Not ten years old, and the poet leaves the “city of [her] birth”:

City where Marley sang, Jah would never give the power to a baldhead
….while the baldheads reigned, where my parents chanted
……..down Babylon — Fire! Burn! Jah! Rastafari! Selassie I!
where they paid weekly dues, saving for our passages back to Africa,
while in their beds my grandparents slept fitfully, dreaming of America.

Small wonder, then, that the tone of the collection is abandonment, and the recollections of Jamaica those of a child. The Anancy stories. The market, which, oddly, contains a market-person who seems to have strayed in from a French Creole-speaking country, and calls, “come, dou-dou . . .” The school uniforms. And the worries of the grandparents and the grandchildren, the power cuts, the hunger, the gunmen.

The child leaves, but is really the one who is abandoned. As in the stark apparent factualness of “Palisadoes”, in which the poet tells the story of a girl who, with her grandmother and her younger sisters, left Jamaica the year “Marley’s cancer dismantled his body,” of that girl’s father’s schizophrenia and imminent suicide, his body “days later . . . found in a field, overdosed on pills.” That morning, the girl’s “mother crept out of the house before dawn,” and the poet wonders:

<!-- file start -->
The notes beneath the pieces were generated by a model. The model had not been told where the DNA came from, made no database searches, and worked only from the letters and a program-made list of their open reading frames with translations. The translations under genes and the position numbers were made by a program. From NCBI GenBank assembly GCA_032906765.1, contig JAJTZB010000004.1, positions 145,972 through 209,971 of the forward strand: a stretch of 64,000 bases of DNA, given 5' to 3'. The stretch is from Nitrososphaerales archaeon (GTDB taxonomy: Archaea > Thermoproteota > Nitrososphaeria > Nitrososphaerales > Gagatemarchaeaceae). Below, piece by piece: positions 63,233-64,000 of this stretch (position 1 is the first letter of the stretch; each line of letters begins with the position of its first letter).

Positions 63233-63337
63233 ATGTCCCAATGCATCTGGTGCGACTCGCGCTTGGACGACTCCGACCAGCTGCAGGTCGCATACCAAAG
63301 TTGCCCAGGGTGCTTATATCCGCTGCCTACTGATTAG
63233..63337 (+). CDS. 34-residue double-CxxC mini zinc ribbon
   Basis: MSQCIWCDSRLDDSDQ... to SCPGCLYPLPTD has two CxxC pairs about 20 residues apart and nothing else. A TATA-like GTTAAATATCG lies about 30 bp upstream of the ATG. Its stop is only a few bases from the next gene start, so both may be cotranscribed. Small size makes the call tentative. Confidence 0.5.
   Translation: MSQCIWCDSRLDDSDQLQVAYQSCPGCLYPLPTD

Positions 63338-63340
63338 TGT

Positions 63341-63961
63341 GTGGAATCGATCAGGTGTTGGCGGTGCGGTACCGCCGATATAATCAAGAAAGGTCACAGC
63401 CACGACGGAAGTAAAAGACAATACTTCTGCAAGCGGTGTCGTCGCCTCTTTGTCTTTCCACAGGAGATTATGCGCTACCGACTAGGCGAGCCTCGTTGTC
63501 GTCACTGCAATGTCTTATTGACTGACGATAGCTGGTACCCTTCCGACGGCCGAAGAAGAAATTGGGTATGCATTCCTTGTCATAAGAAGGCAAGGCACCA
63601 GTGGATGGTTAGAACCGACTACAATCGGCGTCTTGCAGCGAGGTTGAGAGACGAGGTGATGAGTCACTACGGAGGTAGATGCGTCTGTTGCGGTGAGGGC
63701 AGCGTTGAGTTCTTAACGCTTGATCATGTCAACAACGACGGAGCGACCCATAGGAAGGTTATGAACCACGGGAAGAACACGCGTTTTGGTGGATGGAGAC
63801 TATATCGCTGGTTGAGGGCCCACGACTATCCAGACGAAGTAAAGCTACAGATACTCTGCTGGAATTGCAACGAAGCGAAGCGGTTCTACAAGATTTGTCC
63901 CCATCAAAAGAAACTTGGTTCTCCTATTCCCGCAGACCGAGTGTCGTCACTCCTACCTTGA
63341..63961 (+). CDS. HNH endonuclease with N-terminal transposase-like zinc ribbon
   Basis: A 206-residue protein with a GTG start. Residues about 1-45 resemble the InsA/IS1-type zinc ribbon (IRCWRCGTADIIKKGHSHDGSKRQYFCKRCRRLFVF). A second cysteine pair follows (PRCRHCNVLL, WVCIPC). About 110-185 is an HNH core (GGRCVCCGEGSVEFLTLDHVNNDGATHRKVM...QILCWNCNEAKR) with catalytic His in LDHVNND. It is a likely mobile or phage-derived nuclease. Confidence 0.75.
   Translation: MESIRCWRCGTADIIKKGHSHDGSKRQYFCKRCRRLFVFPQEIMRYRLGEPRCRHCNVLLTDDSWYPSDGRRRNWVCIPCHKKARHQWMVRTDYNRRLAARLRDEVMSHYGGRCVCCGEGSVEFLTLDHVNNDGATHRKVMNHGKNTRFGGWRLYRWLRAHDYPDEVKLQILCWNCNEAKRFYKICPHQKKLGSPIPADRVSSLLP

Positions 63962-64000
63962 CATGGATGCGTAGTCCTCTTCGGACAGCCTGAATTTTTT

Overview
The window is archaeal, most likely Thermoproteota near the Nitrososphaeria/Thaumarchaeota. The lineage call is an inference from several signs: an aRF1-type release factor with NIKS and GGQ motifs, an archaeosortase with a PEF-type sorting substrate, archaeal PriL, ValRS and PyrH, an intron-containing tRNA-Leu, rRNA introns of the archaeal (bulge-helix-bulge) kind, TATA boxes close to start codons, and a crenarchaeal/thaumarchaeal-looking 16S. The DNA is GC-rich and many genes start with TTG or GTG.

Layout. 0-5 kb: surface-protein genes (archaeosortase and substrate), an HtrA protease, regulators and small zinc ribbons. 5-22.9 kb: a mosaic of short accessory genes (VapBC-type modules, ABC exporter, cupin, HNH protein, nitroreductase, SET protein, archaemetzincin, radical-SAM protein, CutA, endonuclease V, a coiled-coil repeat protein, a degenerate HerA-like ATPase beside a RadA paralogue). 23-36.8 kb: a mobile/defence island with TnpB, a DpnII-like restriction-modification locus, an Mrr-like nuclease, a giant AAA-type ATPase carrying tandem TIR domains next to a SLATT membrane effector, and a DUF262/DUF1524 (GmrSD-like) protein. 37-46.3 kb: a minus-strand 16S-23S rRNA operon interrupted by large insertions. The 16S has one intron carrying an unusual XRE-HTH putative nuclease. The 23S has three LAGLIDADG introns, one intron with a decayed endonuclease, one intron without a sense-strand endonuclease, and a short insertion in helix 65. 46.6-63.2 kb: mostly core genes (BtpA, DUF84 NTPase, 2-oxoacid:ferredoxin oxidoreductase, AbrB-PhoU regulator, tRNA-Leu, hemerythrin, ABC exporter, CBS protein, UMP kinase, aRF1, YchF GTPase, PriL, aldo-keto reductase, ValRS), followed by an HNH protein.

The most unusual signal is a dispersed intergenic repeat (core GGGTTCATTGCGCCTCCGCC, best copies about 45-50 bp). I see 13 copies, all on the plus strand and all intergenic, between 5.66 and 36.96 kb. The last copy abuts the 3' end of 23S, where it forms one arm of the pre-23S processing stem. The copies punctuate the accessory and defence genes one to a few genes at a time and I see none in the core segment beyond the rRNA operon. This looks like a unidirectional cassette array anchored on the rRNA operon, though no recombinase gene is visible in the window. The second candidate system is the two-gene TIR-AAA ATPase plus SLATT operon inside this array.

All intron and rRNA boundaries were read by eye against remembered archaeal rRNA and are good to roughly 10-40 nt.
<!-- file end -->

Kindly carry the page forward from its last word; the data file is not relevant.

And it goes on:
Did her grandmother’s hands,
packing and searching for passports,

erase her mother’s kisses,
placed on sleeping eyelids?

Poor grandmother: is she the one who wrenched reluctant children from their loving parents, dragged young Jamaicans to the strange land of the United States, or were there really no maternal kisses placed on those innocent sleeping eyelids? The mother joins the children in the States one year later, we learn in the same poem, but the tone of a life is set.

The sea appears in poem after poem, depicted as a fearful entity that swallows up everything one tries to hold on to — mostly, the mother. She is frequently a mermaid, a “mermammy,” one who ignores the pleas of her children and escapes into the water, leaving them bereft on the shore. The story is a wonderfully told small nightmare:

…………………………………………………………………………………. . . In
Port Antonio, the children walk behind their mother, peep-peep, cluck-cluck. . .

. . . but the mother is getting further ahead . . .

. . . No Mummy. Please don’t go . . .

. . . The children, howling, clench eyes shut; only the trees witness
what happens next. Only they see the mother’s perfect dive into the
………………………………………………………………………waiting depths,